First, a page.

They were with that showroom for two seasons as they grew the line into cashmere sweater coats and sweater dresses. By spring 2007, Wang had launched his full ready-to-wear collection. “It was kind of like the first defining season that people really got a sense of ‘the girl’ ”—Wang’s girl. “Like oh, okay, this is her environment, this is how she puts all the pieces together, this is her attitude, this is her sensibility, this is her style.”
T he company is, by all accounts, and especially in light of the often fast-and-loose fashion-business standards, known for its methodicalness. The family “really knew about production,” an advantage Wang had over many other young designers, says Gilhart. “They knew what they were talking about; they were tough.”
Wang rolled out just the right shoes (all named after models, like the “Raquel”) and bags (named after TV characters, like the “Brenda”) to round out his one-stop model-off-duty proposition. Yes, there’s the collection, with its $1,200 dresses that Wintour finds reasonable, $745 slouchy pants, and those $870 Darcy patent-leather bags. But he uses the associative glamour of those riffs on ninetieswear to sell many more of his T line’s loose-fitting $74 tees. He thinks the different lines fit together seamlessly in one look—“That’s how our girl dresses,” he says. “She’s not wearing the full head-to-toe buttoned-up look. If she’s going to wear slacks or a pair of pants, she’s wearing something really thrown together on top”—and for many women, they probably do. But for others, the T line just offers perfectly proportioned basic pieces with a high-style name justifying their premium over, say, American Apparel’s versions. It’s also more or less how he dresses, except he wears sneakers.
By 2008, he was told by the CFDA/Vogue powers that be that he was ready to submit himself for the Fashion Fund Award. The process is arduous. “It’s not like the CFDA Awards, where you get nominated and just show up,” says Wang. “There’s a lot of tasks, there’s traveling, there’s different projects throughout the whole thing.” But Vogue only wants to bet on a worthy winner.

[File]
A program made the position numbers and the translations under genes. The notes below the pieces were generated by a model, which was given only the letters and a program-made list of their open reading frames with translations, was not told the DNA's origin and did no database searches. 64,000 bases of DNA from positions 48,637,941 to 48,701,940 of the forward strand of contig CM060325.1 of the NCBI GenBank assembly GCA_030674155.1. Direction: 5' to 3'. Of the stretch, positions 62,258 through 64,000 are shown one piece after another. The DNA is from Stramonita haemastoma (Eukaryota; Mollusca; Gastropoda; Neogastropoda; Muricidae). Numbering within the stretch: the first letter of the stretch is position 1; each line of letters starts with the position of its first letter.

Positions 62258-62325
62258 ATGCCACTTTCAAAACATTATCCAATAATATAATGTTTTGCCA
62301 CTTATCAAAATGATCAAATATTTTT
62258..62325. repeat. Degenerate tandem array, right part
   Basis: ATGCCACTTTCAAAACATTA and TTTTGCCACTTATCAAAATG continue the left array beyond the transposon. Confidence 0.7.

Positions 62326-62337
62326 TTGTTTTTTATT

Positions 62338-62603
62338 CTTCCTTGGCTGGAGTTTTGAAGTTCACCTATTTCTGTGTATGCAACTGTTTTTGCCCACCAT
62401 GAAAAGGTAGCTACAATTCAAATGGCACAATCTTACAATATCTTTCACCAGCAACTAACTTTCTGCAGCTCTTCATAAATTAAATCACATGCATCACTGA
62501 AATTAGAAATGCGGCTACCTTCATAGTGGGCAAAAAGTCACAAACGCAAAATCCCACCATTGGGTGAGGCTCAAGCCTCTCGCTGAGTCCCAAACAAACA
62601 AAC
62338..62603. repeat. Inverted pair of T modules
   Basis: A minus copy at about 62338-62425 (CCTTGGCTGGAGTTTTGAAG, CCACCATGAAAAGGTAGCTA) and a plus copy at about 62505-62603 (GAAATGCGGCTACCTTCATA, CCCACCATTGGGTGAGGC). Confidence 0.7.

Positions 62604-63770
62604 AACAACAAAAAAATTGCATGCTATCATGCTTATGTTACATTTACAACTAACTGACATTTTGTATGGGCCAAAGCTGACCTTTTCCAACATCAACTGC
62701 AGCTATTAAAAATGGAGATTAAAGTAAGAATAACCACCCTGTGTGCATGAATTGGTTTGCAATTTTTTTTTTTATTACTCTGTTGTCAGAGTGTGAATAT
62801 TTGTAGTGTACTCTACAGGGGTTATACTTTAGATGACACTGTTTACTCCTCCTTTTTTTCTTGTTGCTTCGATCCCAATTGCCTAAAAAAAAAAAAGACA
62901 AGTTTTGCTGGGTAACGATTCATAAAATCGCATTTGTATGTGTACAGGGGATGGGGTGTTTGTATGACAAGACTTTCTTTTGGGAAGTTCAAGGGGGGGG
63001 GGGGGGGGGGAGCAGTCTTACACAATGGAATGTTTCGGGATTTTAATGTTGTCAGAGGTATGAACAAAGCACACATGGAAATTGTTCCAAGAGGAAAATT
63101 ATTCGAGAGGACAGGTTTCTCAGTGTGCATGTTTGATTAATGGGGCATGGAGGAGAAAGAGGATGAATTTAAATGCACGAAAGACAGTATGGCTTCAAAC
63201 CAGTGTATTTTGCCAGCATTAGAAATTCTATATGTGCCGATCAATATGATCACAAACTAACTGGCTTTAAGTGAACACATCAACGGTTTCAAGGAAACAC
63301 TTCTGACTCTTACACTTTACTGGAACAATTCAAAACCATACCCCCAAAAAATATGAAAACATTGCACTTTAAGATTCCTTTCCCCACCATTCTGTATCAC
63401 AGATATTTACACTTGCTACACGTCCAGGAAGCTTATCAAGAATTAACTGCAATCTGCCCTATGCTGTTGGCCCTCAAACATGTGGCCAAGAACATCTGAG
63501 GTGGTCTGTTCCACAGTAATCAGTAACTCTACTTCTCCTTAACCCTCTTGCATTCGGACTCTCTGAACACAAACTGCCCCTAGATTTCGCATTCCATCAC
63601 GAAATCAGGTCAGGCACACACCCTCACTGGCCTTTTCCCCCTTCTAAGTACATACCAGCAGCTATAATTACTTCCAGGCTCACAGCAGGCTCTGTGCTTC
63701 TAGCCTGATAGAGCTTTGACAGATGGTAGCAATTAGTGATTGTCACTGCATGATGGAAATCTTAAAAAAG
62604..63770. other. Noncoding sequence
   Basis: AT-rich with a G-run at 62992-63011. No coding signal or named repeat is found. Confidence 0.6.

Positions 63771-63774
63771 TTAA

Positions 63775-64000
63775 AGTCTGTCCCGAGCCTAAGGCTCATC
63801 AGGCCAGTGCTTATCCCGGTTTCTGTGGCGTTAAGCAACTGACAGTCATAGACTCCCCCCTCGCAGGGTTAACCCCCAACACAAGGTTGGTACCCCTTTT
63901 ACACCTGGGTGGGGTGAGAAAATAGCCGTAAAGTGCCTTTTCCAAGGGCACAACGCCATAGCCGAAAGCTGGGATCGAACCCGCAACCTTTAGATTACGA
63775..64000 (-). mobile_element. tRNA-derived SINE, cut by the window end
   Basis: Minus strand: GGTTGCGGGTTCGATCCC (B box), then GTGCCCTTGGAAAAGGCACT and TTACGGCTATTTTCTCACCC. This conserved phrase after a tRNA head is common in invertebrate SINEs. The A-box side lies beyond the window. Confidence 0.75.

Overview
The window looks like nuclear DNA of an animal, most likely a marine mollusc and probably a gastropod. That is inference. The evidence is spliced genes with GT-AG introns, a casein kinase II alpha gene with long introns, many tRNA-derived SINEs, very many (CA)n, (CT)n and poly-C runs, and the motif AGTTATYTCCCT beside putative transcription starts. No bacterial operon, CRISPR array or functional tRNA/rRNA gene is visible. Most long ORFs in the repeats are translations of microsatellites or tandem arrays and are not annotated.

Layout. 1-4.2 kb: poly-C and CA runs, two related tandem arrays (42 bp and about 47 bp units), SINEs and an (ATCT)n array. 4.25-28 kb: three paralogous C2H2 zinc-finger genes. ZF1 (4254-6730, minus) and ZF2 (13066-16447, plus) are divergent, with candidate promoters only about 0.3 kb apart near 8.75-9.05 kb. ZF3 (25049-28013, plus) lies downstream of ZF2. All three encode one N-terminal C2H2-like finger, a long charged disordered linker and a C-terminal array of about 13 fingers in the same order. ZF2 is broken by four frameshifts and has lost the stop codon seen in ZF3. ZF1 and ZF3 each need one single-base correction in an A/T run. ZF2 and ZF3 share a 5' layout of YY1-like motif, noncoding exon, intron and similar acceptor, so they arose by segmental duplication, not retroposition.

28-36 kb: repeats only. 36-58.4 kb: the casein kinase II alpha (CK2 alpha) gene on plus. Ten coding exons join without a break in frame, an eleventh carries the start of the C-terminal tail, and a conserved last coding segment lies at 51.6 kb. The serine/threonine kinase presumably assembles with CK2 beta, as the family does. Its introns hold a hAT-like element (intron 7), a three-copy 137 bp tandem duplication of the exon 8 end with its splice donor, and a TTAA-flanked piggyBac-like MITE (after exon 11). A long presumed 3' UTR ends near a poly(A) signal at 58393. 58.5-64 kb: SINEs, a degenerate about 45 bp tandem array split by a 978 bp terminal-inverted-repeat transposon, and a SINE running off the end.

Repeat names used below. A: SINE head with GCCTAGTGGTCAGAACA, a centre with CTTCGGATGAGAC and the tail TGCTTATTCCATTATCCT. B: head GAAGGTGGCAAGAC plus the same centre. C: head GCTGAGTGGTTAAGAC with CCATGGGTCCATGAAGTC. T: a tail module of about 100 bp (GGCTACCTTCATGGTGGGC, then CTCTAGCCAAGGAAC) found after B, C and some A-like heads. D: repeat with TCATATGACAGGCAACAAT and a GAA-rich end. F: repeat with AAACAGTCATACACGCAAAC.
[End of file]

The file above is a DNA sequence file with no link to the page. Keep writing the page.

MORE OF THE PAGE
“I think we got really lucky in terms of timing,” Wang continues. “We could have been at a different point in our business where we weren’t ready to work with Diane Von Furstenberg and use her resources.”
Wang’s idea, as his friend the designer Joseph Altuzarra puts it, “existed before but wasn’t as well done: To create a well-designed product at an affordable price point with a luxury image. It’s an aspirational brand you can buy into. This is why some people are up in arms about it: ‘Oh, you know, it’s not expensive.’ But why not? It’s as produced and well designed as any other brand.”
In this way, Wang really is the future of fashion and luxury goods, looking across the Pacific, not to the fabled workshops of Europe. Wang remembers his mother telling him, when he was in the fourth grade, “China, it’s going to be it.”
Last fall, Times fashion critic Cathy Horyn wrote that he is “not a great designer” but is “clearly a shrewd guy. Unlike some of his dreamy peers, he decided at the outset to make affordable clothes.” To which Wang responds with some equanimity; she can have her opinion. But what gets him very exercised is an aside she made about his making his clothes in China. “I think people have this connotation with China as a negative thing, and it’s quite old-fashioned and quite ancient to think like that.” Though he says he’s making some shoes and knitwear in Italy this season.
N ow his girls, and his business, have to grow up and stop looking like they’re coming into work hung over every day. When Wang moved the company into this loft building over a sneaker and cap shop on Broadway south of Canal just three and a half years ago, it had half a floor. Soon, he says, he hopes to have four, saving them from sharing the one elevator with something called the Professional Business College. (“The elevator is like the death of me! The students don’t care if their hair gets in your face, if they step on your feet, squish you.”) Last fall, Wang’s company hired its first nonfamily executive as president, from Marc Jacobs. The Soho store opens February 17.
“Alexander isn’t just content with clothing New York or Los Angeles; he wants there to be Alexander Wang girls everywhere, from London to Sydney, Paris to Shanghai, and there are,” prophesies Anna Wintour. That’s a lot for a 27-year-old to handle, especially when everybody in fashion sees him out dancing till the wee hours all the time.